It hardly seems that a month goes by without the issue of caps on non-economic damages in medical malpractice cases coming up. The hotly contested issue is raised frequently, and new bills are being considered even as some state courts are ruling that caps on damages are unconstitutional.

The Missouri Senate has just voted to approve a measure which would limit pain and suffering damages in most medical malpractice cases to $400,000. In cases of catastrophic injury, the cap on damages would be $700,000.

The interesting thing — Missouri actually had caps on damages in the past. A decade ago, Missouri attempted malpractice reform by lowering jury awards to mandated caps. But those limits were struck down by the Missouri Supreme Court in 2012. Nevertheless, the new bill is supported by Senate leaders who believe that the bill will reduce medical malpractice insurance rates, keep doctors from fleeing the state, and reduce incentives for frivolous lawsuits.

Bill sponsor, Sen. Dan Brown (R-Rolla) has said that since the 2012 overturn of the previous caps, “we are now starting to see some of the effects on medical malpractice insurance premiums” as they begin to rise. Brown and other supporters argue that reinstating caps on damages will allow residents of the state to have better access to healthcare.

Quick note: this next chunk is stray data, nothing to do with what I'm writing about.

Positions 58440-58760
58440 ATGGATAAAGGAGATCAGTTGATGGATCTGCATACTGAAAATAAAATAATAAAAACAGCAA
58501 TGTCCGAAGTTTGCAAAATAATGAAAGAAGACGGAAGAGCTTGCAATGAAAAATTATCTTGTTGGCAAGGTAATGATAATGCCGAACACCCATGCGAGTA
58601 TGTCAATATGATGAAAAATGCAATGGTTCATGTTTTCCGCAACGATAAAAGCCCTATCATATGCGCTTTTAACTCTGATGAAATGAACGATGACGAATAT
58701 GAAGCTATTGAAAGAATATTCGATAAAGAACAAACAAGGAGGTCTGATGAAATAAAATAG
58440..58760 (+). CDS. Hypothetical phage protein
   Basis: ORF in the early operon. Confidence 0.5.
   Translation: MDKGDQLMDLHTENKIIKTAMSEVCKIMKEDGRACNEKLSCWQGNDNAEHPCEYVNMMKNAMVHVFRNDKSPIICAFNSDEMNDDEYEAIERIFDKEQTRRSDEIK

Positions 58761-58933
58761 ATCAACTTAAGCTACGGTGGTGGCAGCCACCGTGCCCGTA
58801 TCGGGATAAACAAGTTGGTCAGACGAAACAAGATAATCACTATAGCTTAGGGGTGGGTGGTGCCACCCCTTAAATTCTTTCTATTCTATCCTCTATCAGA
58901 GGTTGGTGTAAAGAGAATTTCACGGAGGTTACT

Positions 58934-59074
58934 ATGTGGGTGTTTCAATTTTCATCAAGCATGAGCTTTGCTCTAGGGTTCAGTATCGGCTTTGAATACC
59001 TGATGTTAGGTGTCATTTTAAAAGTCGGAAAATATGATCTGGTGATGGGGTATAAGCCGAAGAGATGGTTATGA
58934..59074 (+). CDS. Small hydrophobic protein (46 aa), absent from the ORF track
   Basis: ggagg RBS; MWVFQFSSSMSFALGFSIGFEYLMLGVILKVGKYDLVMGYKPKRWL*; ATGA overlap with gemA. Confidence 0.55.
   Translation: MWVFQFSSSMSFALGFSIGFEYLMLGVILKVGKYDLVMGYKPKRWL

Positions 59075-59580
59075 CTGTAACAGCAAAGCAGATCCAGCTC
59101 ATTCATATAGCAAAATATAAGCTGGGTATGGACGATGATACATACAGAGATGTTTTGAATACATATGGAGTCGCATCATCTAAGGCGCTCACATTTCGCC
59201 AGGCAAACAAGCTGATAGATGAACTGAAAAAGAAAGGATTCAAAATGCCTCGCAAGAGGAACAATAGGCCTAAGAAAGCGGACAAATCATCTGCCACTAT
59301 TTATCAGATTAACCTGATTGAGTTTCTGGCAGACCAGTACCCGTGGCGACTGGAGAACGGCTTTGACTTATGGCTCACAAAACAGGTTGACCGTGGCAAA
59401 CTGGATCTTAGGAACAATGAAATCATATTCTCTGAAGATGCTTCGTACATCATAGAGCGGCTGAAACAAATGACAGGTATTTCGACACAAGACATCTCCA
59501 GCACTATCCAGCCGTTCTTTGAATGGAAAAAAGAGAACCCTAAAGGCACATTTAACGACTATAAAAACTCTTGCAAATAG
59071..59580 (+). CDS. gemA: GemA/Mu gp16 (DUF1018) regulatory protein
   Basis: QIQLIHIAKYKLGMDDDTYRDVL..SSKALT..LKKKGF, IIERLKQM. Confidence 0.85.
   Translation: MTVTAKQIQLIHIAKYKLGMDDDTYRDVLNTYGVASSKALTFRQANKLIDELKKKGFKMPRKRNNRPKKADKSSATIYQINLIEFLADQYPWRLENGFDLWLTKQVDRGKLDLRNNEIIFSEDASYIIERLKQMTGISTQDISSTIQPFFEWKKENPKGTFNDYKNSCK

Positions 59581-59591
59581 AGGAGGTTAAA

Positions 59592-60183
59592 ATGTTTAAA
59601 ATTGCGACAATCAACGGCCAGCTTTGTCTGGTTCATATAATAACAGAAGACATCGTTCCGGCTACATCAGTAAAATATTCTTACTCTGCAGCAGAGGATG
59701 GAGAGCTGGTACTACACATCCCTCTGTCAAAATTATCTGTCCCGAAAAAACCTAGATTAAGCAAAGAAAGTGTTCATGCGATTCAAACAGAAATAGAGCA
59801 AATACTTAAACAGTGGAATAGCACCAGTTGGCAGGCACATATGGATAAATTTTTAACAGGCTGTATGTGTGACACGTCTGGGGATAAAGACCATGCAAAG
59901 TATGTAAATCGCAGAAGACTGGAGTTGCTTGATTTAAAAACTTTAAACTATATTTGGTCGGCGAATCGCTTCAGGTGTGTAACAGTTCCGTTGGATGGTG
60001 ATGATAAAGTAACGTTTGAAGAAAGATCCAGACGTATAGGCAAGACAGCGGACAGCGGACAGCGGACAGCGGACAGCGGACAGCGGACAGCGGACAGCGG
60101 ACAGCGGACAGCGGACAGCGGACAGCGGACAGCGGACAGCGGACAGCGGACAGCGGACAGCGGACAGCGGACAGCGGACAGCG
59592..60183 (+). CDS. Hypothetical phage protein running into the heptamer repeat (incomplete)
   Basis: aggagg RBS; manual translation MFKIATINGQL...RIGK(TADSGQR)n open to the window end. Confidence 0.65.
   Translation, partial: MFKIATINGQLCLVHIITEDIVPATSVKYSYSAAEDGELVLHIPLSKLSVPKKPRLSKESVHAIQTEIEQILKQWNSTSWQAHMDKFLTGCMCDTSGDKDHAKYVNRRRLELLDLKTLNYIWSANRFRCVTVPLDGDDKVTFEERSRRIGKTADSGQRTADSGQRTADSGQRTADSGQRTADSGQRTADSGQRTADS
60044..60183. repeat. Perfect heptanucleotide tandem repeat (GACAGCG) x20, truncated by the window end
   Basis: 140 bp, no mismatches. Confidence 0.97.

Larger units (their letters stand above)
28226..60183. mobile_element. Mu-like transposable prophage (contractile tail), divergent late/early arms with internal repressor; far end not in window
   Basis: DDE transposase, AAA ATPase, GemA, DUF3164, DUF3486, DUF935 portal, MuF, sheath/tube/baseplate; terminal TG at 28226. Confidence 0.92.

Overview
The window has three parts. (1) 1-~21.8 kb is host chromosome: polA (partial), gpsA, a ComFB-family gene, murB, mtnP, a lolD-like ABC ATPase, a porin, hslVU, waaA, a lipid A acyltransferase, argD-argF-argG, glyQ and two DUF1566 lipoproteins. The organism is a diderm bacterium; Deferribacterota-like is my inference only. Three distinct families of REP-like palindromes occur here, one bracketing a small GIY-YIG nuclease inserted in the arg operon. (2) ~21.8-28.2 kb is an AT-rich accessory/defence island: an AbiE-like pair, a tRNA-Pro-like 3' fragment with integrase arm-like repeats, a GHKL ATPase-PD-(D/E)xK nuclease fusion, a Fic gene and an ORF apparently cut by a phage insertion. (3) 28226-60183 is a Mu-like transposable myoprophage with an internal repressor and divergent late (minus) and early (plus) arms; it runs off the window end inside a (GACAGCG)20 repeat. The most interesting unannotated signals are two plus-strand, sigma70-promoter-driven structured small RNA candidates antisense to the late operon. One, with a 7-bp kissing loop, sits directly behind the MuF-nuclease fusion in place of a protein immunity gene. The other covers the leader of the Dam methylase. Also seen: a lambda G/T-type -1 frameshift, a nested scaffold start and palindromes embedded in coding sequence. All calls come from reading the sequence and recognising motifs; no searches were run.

Meanwhile, opponents of the bill argue that it is unconstitutional as it will deprive an injured party of having a jury decide what should be an appropriate damage award.  The bill essentially ties the hands of jurors and judges, argue challengers of the bill. The bill will now go to the Missouri House for approval.

References

  1. Slavit M. (2015, March 13). “Malpractice bill considered unconstitutional.” Connect Mid Missouri. Retrieved from http://www.connectmidmissouri.com/news/story.aspx?id=1177383#.VRBWWOH9yLU
  2. Pellish A. (2015, March 13). “Missouri Senate Passes Bill Restricting Medical Malpractice Damages.” WBIA. Retrieved from http://kbia.org/post/missouri-senate-passes-bill-restricting-medical-malpractice-damages

All electronic resources were last accessed on March 23, 2015.